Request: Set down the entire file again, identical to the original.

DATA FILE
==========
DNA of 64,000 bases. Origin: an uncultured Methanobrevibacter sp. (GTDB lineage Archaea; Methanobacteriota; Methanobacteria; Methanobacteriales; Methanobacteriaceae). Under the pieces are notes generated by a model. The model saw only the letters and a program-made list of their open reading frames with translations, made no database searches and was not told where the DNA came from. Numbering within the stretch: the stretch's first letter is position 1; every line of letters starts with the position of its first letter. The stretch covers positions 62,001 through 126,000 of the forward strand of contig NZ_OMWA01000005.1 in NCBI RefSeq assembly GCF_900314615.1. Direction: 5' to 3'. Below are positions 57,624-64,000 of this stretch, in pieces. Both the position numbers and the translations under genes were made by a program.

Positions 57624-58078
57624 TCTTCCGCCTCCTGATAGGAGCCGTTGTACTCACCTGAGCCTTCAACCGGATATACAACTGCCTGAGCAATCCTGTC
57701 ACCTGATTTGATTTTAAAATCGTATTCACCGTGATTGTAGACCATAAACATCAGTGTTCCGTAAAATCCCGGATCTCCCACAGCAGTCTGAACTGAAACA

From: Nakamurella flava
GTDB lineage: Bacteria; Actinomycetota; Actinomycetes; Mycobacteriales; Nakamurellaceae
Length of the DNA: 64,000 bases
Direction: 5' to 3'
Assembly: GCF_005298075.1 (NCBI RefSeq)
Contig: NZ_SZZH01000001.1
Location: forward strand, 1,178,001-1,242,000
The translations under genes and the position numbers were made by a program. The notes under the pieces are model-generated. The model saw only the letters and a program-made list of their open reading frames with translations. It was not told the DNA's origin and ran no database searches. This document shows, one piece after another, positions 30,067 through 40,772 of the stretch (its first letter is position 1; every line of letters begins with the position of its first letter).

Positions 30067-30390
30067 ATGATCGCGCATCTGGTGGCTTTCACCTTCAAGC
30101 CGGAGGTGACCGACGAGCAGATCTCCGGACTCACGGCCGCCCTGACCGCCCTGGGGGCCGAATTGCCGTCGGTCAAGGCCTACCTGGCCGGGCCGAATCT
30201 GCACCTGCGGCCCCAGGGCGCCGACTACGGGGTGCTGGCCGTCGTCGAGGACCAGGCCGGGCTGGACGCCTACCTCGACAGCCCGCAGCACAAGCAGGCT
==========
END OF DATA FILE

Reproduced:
DNA of 64,000 bases. Origin: an uncultured Methanobrevibacter sp. (GTDB lineage Archaea; Methanobacteriota; Methanobacteria; Methanobacteriales; Methanobacteriaceae). Under the pieces are notes generated by a model. The model saw only the letters and a program-made list of their open reading frames with translations, made no database searches and was not told where the DNA came from. Numbering within the stretch: the stretch's first letter is position 1; every line of letters starts with the position of its first letter. The stretch covers positions 62,001 through 126,000 of the forward strand of contig NZ_OMWA01000005.1 in NCBI RefSeq assembly GCF_900314615.1. Direction: 5' to 3'. Below are positions 57,624-64,000 of this stretch, in pieces. Both the position numbers and the translations under genes were made by a program.

Positions 57624-58078
57624 TCTTCCGCCTCCTGATAGGAGCCGTTGTACTCACCTGAGCCTTCAACCGGATATACAACTGCCTGAGCAATCCTGTC
57701 ACCTGATTTGATTTTAAAATCGTATTCACCGTGATTGTAGACCATAAACATCAGTGTTCCGTAAAATCCCGGATCTCCCACAGCAGTCTGAACTGAAACA

From: Nakamurella flava
GTDB lineage: Bacteria; Actinomycetota; Actinomycetes; Mycobacteriales; Nakamurellaceae
Length of the DNA: 64,000 bases
Direction: 5' to 3'
Assembly: GCF_005298075.1 (NCBI RefSeq)
Contig: NZ_SZZH01000001.1
Location: forward strand, 1,178,001-1,242,000
The translations under genes and the position numbers were made by a program. The notes under the pieces are model-generated. The model saw only the letters and a program-made list of their open reading frames with translations. It was not told the DNA's origin and ran no database searches. This document shows, one piece after another, positions 30,067 through 40,772 of the stretch (its first letter is position 1; every line of letters begins with the position of its first letter).

Positions 30067-30390
30067 ATGATCGCGCATCTGGTGGCTTTCACCTTCAAGC
30101 CGGAGGTGACCGACGAGCAGATCTCCGGACTCACGGCCGCCCTGACCGCCCTGGGGGCCGAATTGCCGTCGGTCAAGGCCTACCTGGCCGGGCCGAATCT
30201 GCACCTGCGGCCCCAGGGCGCCGACTACGGGGTGCTGGCCGTCGTCGAGGACCAGGCCGGGCTGGACGCCTACCTCGACAGCCCGCAGCACAAGCAGGCT